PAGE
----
Objectives: This study examined the effect of perceptual load on selective attention within Autistic Spectrum Disorders (ASD). Previous studies suggest that individuals with ASD might find it difficult to ignore distractors (Burack et al 1994), although no studies have yet taken into account the perceptual load of the focus task. The issue of the special status of social stimuli when they are the distractors was also addressed. Typical individuals find these hard to ignore whatever the perceptual load of the task they are focussing on.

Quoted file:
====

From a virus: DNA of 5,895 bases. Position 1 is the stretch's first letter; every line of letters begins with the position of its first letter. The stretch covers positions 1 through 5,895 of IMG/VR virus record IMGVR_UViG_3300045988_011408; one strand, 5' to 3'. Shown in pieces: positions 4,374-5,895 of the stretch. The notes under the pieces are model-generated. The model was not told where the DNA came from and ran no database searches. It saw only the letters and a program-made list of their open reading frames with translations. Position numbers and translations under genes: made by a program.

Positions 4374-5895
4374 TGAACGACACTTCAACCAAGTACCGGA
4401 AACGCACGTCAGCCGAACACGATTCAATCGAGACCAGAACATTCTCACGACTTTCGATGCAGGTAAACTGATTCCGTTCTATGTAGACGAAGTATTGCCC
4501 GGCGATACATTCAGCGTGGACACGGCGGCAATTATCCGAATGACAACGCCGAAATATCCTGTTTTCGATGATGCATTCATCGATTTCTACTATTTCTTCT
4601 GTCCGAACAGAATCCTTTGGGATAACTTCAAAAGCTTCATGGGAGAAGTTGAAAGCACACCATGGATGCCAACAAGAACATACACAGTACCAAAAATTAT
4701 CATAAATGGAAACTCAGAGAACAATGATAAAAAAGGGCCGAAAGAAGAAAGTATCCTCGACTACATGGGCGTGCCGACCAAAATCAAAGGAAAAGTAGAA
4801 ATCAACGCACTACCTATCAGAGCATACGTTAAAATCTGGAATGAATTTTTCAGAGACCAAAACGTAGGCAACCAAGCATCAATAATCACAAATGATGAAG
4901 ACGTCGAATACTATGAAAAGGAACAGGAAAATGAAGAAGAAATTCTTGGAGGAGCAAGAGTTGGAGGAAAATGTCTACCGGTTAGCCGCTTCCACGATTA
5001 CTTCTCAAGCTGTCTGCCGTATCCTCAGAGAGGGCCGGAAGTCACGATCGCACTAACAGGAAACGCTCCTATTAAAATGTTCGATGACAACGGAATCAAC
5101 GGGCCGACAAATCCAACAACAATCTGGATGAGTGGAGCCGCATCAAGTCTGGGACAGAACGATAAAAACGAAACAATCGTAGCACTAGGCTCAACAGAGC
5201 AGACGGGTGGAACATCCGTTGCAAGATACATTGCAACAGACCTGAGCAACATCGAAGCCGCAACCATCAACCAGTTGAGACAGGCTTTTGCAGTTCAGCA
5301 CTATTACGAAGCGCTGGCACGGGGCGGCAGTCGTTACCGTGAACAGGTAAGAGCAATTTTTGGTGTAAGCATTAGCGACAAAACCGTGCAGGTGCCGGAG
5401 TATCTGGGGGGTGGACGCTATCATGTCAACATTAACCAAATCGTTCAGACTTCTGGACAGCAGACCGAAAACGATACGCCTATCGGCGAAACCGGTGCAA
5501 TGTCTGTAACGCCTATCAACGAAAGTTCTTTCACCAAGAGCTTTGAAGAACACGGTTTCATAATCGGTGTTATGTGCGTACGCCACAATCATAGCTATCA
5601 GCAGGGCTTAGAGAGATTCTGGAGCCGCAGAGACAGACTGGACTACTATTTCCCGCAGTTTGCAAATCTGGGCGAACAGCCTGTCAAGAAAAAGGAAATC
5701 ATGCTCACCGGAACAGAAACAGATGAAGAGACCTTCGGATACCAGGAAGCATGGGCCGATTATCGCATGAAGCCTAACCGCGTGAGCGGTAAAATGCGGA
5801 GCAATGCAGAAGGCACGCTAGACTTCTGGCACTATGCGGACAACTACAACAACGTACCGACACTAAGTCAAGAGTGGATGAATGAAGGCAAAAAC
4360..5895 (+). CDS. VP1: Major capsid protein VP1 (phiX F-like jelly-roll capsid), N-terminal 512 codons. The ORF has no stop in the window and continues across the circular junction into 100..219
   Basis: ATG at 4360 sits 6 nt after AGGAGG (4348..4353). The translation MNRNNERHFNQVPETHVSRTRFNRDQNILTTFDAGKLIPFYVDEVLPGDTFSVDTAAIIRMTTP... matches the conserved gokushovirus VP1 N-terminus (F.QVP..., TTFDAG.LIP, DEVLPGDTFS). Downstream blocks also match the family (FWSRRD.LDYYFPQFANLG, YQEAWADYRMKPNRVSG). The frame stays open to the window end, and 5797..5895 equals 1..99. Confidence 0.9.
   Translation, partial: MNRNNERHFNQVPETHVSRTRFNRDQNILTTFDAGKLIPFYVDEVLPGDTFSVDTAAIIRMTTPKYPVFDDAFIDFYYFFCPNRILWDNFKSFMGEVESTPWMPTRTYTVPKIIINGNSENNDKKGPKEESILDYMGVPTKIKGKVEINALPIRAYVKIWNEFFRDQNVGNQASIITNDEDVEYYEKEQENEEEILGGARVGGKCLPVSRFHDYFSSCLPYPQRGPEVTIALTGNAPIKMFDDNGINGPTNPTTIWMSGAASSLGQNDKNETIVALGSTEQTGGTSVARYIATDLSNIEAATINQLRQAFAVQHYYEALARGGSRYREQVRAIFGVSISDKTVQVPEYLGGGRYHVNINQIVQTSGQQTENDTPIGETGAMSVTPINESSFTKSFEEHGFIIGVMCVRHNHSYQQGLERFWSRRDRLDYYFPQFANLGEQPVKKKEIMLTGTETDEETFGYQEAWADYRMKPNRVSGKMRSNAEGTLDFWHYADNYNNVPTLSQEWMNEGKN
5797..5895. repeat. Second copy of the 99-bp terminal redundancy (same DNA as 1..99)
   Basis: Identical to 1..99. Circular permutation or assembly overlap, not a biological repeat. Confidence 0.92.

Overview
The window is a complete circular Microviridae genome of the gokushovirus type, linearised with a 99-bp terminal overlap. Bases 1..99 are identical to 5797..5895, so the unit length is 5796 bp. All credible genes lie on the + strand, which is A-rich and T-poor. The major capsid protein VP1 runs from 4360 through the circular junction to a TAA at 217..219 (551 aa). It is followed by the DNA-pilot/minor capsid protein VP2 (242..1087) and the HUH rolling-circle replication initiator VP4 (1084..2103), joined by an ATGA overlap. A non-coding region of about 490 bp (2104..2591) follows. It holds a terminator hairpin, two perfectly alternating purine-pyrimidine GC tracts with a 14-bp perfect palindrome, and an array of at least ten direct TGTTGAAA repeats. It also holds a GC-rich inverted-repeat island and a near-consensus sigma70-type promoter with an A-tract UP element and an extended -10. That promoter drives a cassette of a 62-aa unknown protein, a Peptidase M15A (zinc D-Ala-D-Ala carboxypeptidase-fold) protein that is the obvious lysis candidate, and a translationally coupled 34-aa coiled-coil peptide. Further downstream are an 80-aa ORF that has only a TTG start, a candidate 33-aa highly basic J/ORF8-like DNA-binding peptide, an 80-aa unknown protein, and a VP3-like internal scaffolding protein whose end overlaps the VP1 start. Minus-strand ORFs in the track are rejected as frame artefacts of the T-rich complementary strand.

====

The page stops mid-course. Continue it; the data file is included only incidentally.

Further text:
Methods: Young adults with ASD and typically developing adults performed visual attention tasks with varying perceptual load and distractor types.
Results: Preliminary results suggest that individuals with ASD continue to be affected by distractors at higher levels of perceptual load than typically developing controls. With social stimuli, a different pattern is seen: typical adults are distracted irrespective of perceptual load while ASD adults show no such ‘special case’ for faces.
Conclusions: The results obtained appear to suggest increased perceptual capacity in individuals with ASD.